18 August 1915

Commodore Sir Roger Keyes, Royal Navy - Keyes had not lost hope that another naval attack could force the Dardanelles and possibly change the balance of power in the allies’ favour. The Army had failed so far, despite its brave efforts, but would a renewed naval attack release the Army from the deadlock they were in?

The failure on 18th March had not been forgotten when the Royal Navy had been defeated by Turkish minefields and shore batteries, but Keyes hoped that another attack would surprise the Turks. He also hoped that most of the smaller howitzer batteries had been moved to support the Turkish land forces, and now, with improved balloon and aeroplane spotting and a more efficient sweeping flotilla, a breakthrough could have been possible.

At this stage, as mad as the scheme sounded, it was probably the best option open to the Mediterranean Expedition Force. If a British Squadron, supported by submarines, could breakthrough into the Sea of Marmara; would this be enough to release the pressure on the army? Of course, it was a big hope; would the now strengthened minefields, shore-based torpedo tubes and restocked Fort arsenals be any less a challenge than they were at the last attempt. And where were the German submarines and Turkish torpedo boats and battleships? Would they be in the area, picking off each and every approaching British vessel that squeezed its way through the narrows? All is circumspect; a bold move this would have been, and it may have surprised the Turks, but it was doubtful that it would have succeeded.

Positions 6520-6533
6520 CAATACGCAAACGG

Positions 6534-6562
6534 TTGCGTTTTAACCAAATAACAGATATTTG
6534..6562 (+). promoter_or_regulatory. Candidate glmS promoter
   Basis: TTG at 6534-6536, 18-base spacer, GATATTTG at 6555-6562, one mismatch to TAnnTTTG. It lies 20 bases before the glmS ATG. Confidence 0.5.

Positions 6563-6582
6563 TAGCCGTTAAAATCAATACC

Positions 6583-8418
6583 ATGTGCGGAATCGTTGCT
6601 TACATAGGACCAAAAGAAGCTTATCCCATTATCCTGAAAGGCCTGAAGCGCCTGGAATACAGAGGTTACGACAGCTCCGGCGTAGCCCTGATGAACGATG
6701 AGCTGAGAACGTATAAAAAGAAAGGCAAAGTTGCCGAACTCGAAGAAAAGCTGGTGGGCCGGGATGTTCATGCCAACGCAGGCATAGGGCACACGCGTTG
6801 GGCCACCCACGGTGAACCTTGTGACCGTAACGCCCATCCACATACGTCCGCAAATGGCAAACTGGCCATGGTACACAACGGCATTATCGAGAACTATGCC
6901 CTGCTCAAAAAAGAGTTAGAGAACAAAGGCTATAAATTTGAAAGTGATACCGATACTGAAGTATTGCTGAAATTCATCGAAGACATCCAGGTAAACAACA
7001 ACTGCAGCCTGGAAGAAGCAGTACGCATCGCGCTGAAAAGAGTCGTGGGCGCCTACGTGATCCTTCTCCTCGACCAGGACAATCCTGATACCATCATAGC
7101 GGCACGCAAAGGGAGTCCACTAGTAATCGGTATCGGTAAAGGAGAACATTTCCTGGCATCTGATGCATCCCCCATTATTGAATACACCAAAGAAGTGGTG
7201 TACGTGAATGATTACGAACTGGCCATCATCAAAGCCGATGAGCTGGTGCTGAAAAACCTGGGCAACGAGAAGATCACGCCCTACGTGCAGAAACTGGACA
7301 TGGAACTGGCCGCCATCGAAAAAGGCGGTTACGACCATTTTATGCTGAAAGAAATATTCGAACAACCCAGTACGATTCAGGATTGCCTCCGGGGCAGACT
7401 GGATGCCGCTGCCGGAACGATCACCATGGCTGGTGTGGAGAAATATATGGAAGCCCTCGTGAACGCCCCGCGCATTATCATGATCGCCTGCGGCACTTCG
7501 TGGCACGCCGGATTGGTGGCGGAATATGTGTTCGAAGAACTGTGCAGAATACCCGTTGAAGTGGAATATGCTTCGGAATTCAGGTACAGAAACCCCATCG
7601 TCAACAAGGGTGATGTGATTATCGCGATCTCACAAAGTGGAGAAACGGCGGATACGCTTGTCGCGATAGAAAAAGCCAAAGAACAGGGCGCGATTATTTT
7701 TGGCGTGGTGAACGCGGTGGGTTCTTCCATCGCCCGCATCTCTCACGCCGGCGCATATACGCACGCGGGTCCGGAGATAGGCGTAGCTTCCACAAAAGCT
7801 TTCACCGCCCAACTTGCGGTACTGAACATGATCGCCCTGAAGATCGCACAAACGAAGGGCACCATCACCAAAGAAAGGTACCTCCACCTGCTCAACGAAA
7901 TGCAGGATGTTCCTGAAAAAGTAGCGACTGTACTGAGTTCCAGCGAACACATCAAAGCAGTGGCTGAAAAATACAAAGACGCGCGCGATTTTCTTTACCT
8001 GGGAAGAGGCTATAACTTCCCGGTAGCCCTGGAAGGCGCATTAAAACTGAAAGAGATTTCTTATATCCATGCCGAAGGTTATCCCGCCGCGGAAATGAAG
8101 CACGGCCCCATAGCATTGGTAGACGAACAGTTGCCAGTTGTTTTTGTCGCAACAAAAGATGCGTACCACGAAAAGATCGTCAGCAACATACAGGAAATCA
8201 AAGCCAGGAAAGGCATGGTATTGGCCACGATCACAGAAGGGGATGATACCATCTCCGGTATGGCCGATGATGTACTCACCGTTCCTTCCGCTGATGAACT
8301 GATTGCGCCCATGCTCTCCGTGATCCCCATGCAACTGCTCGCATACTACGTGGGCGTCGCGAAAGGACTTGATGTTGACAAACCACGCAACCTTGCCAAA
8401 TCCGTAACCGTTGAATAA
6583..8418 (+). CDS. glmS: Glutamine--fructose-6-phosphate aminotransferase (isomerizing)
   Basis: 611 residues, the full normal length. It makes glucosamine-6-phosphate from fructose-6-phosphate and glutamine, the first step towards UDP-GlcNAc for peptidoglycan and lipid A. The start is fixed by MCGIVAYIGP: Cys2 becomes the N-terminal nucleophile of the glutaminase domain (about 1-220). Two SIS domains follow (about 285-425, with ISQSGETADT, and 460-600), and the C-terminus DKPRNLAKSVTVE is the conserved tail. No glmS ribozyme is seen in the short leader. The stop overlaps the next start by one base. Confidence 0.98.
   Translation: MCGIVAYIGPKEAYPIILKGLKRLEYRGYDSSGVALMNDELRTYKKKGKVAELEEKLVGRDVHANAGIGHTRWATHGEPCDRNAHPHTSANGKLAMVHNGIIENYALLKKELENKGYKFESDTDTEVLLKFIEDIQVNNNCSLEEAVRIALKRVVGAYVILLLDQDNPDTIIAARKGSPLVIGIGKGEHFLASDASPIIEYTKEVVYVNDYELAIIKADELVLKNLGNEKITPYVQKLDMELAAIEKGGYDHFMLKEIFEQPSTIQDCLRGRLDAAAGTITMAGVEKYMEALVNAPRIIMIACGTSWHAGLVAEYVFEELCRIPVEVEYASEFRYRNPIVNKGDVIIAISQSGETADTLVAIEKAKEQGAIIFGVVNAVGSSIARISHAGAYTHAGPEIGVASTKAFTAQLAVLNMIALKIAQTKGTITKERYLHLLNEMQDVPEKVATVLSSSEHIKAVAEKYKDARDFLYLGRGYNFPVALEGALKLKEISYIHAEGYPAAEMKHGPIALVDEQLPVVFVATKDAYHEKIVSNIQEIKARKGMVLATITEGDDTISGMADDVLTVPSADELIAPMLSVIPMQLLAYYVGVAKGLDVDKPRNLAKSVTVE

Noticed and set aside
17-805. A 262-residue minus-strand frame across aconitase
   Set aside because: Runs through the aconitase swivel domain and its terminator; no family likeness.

Keyes tried to persuade Admiral John De Robeck of the idea to no avail, but this did not stop Keyes enthusiasm for the scheme. He wrote to Admiral Wemyss for support, and got this reply.

"My Dear Roger,

Many thanks. I should find it very difficult not to agree with your memo of 17th. Whilst there was any chance of the Army winning through, the argument was different, but late events have quite altered the balance of the scales. A naval attack on our objective is the only way now to avert a winter campaign, whose greatest achievement can only be stalemate at the cost of much wastage. The presence of but a small number of ships on the other side of the Narrows, would so alter the situation in our favour that it would surely be worth the loss of an equal number of ships. Of course there may be political and perhaps even strategical issues at stake of which we out here know nothing - but authorities at home would judge of these.

A British Squadron, however small, in the Marmora could not, I think, but have an enormous effect upon the whole war. It is difficult for us out here to weigh the good effects against the possible losses.

Personally I am of opinion that the result would be in favour of a shove.

Yours, R. E. Wemyss"

But we would never know. The war was changing in its focus, and time was running out for Hamilton as Kitchener, and the War Office, were already focussing back on the Western Front. The next move would not be that of the navy though; Hamilton was already planning another big attack at Suvla and, for this, he needed the support of the Navy, and not for it to go off and take risks in the Dardanelles.

SOURCE:
The Naval Memoirs of Admiral of the Fleet, Sir Roger Keyes, 1910-1915 (Thornton Butterworth Ltd; London 1934), pp.413-417.